• treat all services as live and avoid any exposed wiring
  • make sure there is at least 1 clear exit (wedge a door open and keep your exit path clear from debris)
  • wear a suitable safety mask (in case of dust), safety helmet and safety goggles
  • take a torch if necessary
  • have someone keeping watch outside who can go for help if you strike a problem and cannot get out
  • assume any water is contaminated with sewage, for example, water dripping onto floors.

If you know or suspect that there may be hazardous dusts, for example, asbestos or silica, in the workplace, contact WorkSafe or seek professional assistance before entering. A simple dust mask may not protect you from exposure, and appropriate respiratory protective equipment must be selected, fitted and worn by someone with sufficient training to wear it properly and ensure that it’s effective.

WorkSafe (external link)

Right to refuse work for health and safety reasons

Under the Health and Safety at Work Act 2015, an employee has the right to stop work, or refuse to carry out work if they think that doing the work would expose them, or anyone else, to a serious risk to health or safety from an immediate or imminent hazard. A trained health and safety representative may also direct employees to stop unsafe work.

Alternatively, they may be able to take strike action under the Employment Relations Act 2000.

If the employee and employer have made reasonable efforts but still have not been able to resolve the issue, they can use the problem-solving framework under the Employment Relations Act 2000 or ask WorkSafe for help.

Steps to resolve problems

Contact us – WorkSafe(external link)

If you have stopped work because of health and safety reasons:

  • you need to let your employer know as soon as you can that you have stopped work and why. This should include explaining what your concerns are to your employer — for example, pointing out cracks in the building structure that you have seen
  • your employer may give you safe and suitable alternative work at the same or a different location until it’s safe for you to return to your normal work
  • you need to make reasonable efforts to resolve the issue with your employer in a timely, final and effective way. You cannot just refuse to work and then do nothing. Both you and your employer must act in good faith
  • once you have tried to resolve the issue with your employer, you do not have to start work again if you still reasonably believe that you or another person would be in danger
  • your employer cannot treat you adversely because you stopped work due to health and safety concerns. This includes being dismissed or made to resign, not having the same terms of employment, conditions, opportunities for training and promotion as other people with similar qualifications, skills or experience, or being threatened with any of these.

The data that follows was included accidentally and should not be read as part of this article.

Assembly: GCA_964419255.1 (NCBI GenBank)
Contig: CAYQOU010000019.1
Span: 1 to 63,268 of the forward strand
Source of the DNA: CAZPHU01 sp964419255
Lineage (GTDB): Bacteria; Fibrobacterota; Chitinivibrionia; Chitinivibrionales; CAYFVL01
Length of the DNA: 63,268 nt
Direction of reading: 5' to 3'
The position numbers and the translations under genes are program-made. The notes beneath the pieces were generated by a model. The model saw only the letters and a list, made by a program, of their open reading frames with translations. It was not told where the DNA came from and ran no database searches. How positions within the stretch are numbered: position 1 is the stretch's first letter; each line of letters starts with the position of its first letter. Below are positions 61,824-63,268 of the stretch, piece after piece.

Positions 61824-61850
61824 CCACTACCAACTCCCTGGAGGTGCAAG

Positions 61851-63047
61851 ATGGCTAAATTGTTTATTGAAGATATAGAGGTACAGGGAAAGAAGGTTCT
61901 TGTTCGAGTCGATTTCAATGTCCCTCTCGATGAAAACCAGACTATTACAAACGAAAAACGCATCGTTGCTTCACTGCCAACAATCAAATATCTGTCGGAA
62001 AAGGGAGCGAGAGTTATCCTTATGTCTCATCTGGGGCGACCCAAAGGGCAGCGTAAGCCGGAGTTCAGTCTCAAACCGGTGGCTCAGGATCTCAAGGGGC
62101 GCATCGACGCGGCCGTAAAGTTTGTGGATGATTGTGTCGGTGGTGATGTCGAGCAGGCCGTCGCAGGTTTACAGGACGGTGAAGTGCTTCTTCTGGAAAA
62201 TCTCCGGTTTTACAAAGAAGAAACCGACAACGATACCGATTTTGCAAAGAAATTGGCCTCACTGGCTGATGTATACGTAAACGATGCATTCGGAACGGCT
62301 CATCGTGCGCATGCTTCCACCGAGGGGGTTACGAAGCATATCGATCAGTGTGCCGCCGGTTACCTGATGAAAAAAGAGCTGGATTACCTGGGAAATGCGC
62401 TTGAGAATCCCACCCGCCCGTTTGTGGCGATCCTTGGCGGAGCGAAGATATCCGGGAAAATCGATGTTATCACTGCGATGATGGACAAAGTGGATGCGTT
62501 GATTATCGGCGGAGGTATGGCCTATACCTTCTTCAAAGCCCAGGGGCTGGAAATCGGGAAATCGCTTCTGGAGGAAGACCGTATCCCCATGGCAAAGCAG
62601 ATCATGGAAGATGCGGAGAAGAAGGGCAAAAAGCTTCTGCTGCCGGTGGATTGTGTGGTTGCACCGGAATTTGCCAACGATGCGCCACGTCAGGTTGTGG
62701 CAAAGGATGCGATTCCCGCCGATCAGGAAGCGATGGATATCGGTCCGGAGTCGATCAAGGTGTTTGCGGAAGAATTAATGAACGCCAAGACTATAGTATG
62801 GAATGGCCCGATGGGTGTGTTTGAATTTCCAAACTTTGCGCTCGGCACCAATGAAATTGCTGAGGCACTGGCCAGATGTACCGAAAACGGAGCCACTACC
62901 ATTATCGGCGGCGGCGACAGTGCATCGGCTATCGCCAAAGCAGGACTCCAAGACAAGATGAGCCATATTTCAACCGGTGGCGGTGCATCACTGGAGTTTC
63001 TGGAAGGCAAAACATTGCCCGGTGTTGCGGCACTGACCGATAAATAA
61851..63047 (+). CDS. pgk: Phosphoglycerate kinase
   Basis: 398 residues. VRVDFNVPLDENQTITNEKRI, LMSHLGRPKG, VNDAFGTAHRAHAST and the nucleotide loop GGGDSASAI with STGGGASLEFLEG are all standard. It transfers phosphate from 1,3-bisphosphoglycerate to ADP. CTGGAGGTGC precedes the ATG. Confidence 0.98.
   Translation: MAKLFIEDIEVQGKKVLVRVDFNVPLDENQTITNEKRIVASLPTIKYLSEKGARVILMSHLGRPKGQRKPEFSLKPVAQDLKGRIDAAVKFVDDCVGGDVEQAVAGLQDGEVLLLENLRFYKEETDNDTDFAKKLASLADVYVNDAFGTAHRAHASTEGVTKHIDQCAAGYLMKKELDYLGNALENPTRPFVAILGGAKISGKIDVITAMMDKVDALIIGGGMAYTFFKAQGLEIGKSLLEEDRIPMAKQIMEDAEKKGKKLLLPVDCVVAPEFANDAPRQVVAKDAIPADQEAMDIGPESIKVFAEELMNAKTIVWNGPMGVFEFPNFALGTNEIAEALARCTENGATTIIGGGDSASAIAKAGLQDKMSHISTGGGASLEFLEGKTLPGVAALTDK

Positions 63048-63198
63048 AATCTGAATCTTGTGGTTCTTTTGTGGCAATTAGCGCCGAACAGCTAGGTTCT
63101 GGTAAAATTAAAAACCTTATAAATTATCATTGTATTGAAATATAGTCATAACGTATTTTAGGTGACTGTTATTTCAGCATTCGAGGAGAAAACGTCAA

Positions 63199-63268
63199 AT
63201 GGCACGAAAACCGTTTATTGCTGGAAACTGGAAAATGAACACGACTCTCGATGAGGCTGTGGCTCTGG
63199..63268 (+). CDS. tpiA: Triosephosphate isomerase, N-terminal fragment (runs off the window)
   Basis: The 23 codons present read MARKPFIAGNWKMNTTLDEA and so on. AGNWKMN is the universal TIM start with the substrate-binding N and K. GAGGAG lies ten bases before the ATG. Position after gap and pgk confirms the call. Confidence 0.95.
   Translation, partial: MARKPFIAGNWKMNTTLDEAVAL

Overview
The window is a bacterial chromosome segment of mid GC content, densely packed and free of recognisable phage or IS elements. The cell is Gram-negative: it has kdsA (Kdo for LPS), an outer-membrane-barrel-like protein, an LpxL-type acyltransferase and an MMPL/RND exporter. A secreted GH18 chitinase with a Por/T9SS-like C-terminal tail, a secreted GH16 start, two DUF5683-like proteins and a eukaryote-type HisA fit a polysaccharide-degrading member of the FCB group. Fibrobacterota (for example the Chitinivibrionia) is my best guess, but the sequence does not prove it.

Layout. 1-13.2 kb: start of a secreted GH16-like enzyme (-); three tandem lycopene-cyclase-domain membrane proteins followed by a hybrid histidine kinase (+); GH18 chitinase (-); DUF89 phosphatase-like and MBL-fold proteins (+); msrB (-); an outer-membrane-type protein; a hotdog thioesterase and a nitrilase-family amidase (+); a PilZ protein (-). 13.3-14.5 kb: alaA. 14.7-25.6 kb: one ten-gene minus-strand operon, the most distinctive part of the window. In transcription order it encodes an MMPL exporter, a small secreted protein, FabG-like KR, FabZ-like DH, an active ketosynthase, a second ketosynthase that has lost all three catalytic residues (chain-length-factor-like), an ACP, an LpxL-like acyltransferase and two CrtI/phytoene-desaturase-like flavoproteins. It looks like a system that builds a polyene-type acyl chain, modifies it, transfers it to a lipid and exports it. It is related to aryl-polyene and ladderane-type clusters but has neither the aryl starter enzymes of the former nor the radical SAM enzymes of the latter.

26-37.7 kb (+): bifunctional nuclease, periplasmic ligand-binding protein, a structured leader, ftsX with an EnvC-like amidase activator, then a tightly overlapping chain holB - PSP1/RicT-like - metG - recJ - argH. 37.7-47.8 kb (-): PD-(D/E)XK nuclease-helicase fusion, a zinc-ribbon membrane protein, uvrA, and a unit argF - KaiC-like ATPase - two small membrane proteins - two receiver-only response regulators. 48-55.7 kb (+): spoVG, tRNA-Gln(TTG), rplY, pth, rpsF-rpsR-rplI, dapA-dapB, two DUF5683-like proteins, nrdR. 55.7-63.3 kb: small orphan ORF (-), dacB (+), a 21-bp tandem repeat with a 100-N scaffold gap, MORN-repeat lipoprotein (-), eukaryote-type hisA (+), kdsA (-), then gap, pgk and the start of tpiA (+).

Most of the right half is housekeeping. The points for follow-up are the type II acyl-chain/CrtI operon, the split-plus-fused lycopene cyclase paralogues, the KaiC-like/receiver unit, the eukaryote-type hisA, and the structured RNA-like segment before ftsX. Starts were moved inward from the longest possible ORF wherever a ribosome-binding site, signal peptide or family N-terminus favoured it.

WorkSafe has more information about your rights and obligations.

Your rights and obligations – WorkSafe(external link)

Strike action and lockouts for safety or health reasons

Employees can take lawful strike action or employers can lock out employees if they have reasonable grounds for believing that it’s justified for safety or health reasons.

Strikes and lockouts

Workplace and employment changes during or after a disaster

Employers cannot make changes to your employment agreement

An employer cannot make changes to your employment agreement, including hours of work, wages or salary, or make you do tasks that are unrelated to your job without talking to you in good faith and you agreeing to it. All changes to an employment agreement must be made in writing and agreed between both parties.

Collective and individual agreements

Employees made redundant

Any proposal that involves redundancy as a result of a disaster, must be consulted in good faith and comply with other employment law obligations, including doing what your employment agreement says.

In some situations, like financial, commercial or economic problems, or a genuine need to restructure the business (for example, moving to an online environment), an employer may consider workplace change. This may include changes to an employee’s job description, a change to when or how work is done, or reducing an employee’s hours or wages.

However, an employer should consider other alternatives first. Redundancy should be the last option and only be considered if there are no suitable alternative arrangements, following a good faith process.

Restructuring and workplace change

Good faith

Further support

Financial support

If you have lost your job or cannot work at the moment, you may be able to get a benefit or some other financial support from Work and Income. It will depend on the situation. More information can be found on the Work and Income website.

You're not working – Work and Income (external link)

If you have a problem at work

If you have tried to resolve the issue with your employer and you cannot come to an agreement, you can use Employment NZ’s Early Resolution Service, a confidential and free phone-based service for employees and employers that helps resolve workplace issues early, quickly and informally.

Early resolution

Please call 0800 20 90 20 or fill out the Early Resolution Form. 

Early resolution form(external link)
If you are a union member, you can contact your union delegate or union office. See the list of registered unions.